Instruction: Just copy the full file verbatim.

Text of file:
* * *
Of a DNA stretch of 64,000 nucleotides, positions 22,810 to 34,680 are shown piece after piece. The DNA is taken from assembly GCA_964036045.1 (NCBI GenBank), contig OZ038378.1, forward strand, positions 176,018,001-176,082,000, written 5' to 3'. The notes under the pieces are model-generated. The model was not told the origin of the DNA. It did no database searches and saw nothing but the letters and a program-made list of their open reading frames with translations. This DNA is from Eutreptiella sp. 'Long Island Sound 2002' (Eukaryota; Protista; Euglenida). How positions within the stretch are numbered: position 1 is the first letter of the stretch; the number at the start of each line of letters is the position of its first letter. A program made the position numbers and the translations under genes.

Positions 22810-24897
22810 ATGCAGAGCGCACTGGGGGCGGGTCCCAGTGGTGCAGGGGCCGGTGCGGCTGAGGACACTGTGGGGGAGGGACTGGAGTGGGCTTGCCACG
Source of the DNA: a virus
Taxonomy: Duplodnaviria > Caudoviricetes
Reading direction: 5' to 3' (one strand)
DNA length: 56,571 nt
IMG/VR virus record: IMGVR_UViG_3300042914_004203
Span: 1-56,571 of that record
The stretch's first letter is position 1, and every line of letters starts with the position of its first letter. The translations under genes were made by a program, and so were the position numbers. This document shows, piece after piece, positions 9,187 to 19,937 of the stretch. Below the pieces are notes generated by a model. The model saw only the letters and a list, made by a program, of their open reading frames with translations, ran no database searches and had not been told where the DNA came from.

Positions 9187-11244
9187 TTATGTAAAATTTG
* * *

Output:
Of a DNA stretch of 64,000 nucleotides, positions 22,810 to 34,680 are shown piece after piece. The DNA is taken from assembly GCA_964036045.1 (NCBI GenBank), contig OZ038378.1, forward strand, positions 176,018,001-176,082,000, written 5' to 3'. The notes under the pieces are model-generated. The model was not told the origin of the DNA. It did no database searches and saw nothing but the letters and a program-made list of their open reading frames with translations. This DNA is from Eutreptiella sp. 'Long Island Sound 2002' (Eukaryota; Protista; Euglenida). How positions within the stretch are numbered: position 1 is the first letter of the stretch; the number at the start of each line of letters is the position of its first letter. A program made the position numbers and the translations under genes.

Positions 22810-24897
22810 ATGCAGAGCGCACTGGGGGCGGGTCCCAGTGGTGCAGGGGCCGGTGCGGCTGAGGACACTGTGGGGGAGGGACTGGAGTGGGCTTGCCACG
Source of the DNA: a virus
Taxonomy: Duplodnaviria > Caudoviricetes
Reading direction: 5' to 3' (one strand)
DNA length: 56,571 nt
IMG/VR virus record: IMGVR_UViG_3300042914_004203
Span: 1-56,571 of that record
The stretch's first letter is position 1, and every line of letters starts with the position of its first letter. The translations under genes were made by a program, and so were the position numbers. This document shows, piece after piece, positions 9,187 to 19,937 of the stretch. Below the pieces are notes generated by a model. The model saw only the letters and a list, made by a program, of their open reading frames with translations, ran no database searches and had not been told where the DNA came from.

Positions 9187-11244
9187 TTATGTAAAATTTG